University of Victoria

Together we CanAssist.


Key features

  • Allows people with a range of disabilities to swing a baseball bat independently
  • Controlled by a single accessibility switch
  • Powered by compressed carbon dioxide
  • Includes several safety features


Shannon's story

Shannon Bromley loves playing T-Ball. The 17-year-old delights in being out on the ball diamond, with the fans cheering and the sun shining on her face. She loves the feeling that comes from being part of a team.

Shannon prepares to push the button that will send the ball flying.Until recently, the teenager from New Westminster always needed help when batting during games. Members of her Challenger baseball league have a range of physical and cognitive disabilities that make it difficult or impossible for some of them to swing a bat on their own. Typically a parent or other adult holds the bat for them and places their hand over their child's.

But as of this spring, Shannon, who has Atypical Angelman Syndrome and travels by wheelchair, has become responsible for swinging the bat all by herself.

Thanks to a generous contribution from an anonymous donor, CanAssist engineering staff were able to develop a safe, automated bat-swinging device that would give Shannon, along with those of her teammates who also need assistance, the chance to have autonomy as to when and where they hit the ball.

The CanAssist BatSwinger is a recreational device that swings and hits baseballs from a tee. CanAssist created an earlier prototype that relied on a mechanical spring to propel the ball. This latest version is powered by compressed carbon dioxide and can be activated simply by pressing a button - an important consideration for many kids with challenging disabilities. The device also has several safety features.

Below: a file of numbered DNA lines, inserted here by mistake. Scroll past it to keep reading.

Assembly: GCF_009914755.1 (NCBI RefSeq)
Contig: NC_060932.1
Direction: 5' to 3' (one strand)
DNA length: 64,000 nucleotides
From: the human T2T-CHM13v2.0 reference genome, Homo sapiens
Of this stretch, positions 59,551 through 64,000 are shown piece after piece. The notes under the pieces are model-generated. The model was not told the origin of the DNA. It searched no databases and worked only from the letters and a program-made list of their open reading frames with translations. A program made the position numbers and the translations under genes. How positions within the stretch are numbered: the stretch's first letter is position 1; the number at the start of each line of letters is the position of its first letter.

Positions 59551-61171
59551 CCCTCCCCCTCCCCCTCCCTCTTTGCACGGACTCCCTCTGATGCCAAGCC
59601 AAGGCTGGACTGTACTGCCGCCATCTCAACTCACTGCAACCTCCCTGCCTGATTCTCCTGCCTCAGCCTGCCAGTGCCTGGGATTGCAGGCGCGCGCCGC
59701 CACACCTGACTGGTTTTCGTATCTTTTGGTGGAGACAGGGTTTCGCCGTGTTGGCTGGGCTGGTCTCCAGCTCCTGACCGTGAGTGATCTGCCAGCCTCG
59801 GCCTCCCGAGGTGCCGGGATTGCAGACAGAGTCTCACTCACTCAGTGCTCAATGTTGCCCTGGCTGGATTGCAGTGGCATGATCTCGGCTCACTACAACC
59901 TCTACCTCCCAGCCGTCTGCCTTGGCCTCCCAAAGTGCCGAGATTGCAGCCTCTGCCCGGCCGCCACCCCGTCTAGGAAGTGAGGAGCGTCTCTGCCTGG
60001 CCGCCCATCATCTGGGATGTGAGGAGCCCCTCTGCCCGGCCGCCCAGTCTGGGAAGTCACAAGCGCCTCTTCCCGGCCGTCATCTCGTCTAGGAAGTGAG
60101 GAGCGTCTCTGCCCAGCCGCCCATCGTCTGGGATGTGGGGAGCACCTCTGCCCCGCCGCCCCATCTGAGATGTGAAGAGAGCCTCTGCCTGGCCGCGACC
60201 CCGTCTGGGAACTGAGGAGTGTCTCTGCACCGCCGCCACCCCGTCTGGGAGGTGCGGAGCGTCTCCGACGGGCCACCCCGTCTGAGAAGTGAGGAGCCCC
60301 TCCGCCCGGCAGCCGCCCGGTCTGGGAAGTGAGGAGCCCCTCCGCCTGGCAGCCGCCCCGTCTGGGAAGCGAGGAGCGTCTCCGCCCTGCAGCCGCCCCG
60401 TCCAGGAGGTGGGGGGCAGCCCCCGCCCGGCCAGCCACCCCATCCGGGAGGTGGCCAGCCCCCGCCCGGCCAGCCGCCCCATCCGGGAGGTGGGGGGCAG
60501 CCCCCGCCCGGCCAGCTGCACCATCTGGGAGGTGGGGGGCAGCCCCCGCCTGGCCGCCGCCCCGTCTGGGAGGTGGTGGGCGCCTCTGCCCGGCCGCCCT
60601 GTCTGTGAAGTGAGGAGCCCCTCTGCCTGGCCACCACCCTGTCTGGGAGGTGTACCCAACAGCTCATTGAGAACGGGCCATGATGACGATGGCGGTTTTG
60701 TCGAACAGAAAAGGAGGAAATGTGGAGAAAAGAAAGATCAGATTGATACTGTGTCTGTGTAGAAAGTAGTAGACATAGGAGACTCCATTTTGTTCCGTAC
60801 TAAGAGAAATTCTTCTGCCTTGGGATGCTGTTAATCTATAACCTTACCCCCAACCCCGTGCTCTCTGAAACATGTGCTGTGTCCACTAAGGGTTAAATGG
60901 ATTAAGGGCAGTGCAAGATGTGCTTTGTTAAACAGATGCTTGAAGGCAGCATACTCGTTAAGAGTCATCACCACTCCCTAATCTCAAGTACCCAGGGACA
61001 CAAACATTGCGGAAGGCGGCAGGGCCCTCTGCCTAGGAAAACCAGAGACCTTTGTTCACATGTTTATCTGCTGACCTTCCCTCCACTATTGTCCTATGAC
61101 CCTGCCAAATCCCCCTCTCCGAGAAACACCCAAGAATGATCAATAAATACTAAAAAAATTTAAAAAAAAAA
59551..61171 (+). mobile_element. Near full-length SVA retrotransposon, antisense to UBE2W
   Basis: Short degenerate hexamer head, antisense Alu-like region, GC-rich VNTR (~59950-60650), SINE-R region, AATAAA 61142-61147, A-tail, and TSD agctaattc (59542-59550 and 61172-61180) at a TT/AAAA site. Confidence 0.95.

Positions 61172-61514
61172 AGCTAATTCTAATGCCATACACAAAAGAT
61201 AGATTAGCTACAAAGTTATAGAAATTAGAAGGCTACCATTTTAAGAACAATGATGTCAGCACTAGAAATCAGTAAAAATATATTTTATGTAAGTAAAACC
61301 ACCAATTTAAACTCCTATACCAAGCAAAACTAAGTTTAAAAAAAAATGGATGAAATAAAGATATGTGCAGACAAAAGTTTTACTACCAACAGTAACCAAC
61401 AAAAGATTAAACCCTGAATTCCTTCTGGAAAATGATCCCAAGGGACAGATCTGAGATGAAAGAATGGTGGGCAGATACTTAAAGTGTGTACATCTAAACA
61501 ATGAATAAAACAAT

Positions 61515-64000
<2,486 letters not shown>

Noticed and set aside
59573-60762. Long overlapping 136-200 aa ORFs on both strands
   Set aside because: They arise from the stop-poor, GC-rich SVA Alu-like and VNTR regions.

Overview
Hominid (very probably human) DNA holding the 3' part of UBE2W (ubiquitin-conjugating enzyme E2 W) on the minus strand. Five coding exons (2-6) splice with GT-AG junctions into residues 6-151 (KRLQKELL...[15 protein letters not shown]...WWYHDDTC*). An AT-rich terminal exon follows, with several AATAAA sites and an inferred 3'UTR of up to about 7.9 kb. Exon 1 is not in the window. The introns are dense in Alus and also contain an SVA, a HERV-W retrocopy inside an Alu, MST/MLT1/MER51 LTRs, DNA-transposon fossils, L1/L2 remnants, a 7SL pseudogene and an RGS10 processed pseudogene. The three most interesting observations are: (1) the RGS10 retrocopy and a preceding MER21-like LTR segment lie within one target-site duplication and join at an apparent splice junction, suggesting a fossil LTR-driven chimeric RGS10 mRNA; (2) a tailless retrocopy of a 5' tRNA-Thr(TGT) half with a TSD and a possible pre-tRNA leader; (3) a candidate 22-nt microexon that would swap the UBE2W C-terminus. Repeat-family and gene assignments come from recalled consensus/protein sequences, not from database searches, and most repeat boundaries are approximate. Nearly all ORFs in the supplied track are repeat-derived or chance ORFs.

The new version of the BatSwinger gets its power from the release of compressed air.The exciting unveiling of the BatSwinger took place at a game on May 15, 2010, in Coquitlam, B.C. Shannon wheeled over to the device and patiently waited until she had everyone's undivided attention. At just the right moment, she pressed a big switch that swings the bat, which in turn sent the ball soaring into the sky.

Of course, the crowd went wild.

Shannon broke into a big grin under her ball cap, while her caregiver grabbed the handles of her wheelchair and began pushing her around the bases.

“We love the BatSwinger,” said Kathy Bromley, Shannon's mom, who originally approached CanAssist with the idea of the automated device. “And with the Baseball Jamboree coming up next weekend, Shannon will be able to swing away and show off her batting skills.”

Another boy on the team named Kit also uses the BatSwinger, and loves the power he has when using the device. Even those kids who are able to swing the bat by themselves wanted to try the cool batting machine.

“This was the first time we delivered the BatSwinger to a team for use during a game, so it was really exciting for us too,” said Scott, a member of CanAssist's engineering team. “We'll be providing devices for ongoing use to this team and one other.”

On the same day, a team from Surrey also received its own BatSwinger. The delivery was the result of a request that came from a woman whose two children have disabilities and participate on a local Challenger T-Ball team. CanAssist team members who made the delivery said the device was just as big a hit as the one given to Shannon's team.

“Thanks so much,” Shannon's mom wrote recently to us in a letter. “Your work really does change lives!”

Go to CanAssist's Video Gallery to view more technology videos.



Read the story about the original version of the BatSwinger, which was used by athletes at Operation Trackshoes.



Section Navigation: Technologies